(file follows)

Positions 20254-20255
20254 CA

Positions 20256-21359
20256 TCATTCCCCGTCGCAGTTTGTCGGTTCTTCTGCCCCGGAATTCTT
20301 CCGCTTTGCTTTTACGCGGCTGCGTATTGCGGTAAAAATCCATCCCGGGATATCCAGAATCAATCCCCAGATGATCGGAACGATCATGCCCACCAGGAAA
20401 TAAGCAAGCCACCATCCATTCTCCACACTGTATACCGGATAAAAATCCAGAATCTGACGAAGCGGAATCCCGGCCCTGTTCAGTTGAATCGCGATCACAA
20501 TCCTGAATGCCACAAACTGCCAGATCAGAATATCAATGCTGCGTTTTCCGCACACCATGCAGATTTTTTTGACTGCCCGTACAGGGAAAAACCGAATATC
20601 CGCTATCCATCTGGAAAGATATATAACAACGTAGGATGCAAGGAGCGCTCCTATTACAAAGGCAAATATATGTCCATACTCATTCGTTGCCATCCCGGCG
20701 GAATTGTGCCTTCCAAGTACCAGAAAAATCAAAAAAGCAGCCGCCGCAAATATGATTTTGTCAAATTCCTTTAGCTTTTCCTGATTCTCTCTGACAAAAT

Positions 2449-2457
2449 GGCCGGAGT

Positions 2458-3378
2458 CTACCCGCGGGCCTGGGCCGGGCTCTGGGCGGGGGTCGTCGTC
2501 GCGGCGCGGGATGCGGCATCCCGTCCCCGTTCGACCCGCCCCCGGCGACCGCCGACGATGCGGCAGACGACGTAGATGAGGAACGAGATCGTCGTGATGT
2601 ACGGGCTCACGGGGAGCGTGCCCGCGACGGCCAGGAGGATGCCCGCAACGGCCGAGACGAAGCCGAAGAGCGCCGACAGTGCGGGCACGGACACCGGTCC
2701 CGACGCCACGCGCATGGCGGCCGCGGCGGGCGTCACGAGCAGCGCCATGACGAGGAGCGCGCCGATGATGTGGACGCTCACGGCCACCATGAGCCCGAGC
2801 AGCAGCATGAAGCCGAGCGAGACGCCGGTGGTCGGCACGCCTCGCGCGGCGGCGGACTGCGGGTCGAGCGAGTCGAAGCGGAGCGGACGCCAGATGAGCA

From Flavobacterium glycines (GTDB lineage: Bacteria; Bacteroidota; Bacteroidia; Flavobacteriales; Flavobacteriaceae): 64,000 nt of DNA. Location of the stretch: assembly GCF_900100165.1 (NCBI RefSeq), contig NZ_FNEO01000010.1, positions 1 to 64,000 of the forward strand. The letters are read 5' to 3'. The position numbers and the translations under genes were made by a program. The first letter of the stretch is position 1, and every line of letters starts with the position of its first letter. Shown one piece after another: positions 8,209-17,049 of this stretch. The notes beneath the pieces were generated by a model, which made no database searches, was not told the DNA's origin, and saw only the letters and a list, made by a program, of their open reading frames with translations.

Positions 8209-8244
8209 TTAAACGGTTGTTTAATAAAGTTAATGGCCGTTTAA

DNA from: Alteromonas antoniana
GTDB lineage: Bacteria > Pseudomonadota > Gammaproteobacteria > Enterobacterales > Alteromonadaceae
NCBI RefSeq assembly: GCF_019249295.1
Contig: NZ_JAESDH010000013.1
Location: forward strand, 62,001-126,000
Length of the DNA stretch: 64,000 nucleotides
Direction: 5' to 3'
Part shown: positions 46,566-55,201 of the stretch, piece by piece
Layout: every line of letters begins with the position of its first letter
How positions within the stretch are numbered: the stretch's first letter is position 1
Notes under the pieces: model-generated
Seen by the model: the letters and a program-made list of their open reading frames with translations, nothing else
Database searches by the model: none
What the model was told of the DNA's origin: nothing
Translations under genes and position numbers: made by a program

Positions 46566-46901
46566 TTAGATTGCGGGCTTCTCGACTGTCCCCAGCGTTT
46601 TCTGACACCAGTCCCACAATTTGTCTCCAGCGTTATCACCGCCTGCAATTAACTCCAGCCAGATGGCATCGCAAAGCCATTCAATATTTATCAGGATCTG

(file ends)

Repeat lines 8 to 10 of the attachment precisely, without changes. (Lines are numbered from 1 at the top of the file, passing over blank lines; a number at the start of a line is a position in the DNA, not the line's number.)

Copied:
20601 CGCTATCCATCTGGAAAGATATATAACAACGTAGGATGCAAGGAGCGCTCCTATTACAAAGGCAAATATATGTCCATACTCATTCGTTGCCATCCCGGCG
20701 GAATTGTGCCTTCCAAGTACCAGAAAAATCAAAAAAGCAGCCGCCGCAAATATGATTTTGTCAAATTCCTTTAGCTTTTCCTGATTCTCTCTGACAAAAT

Positions 2449-2457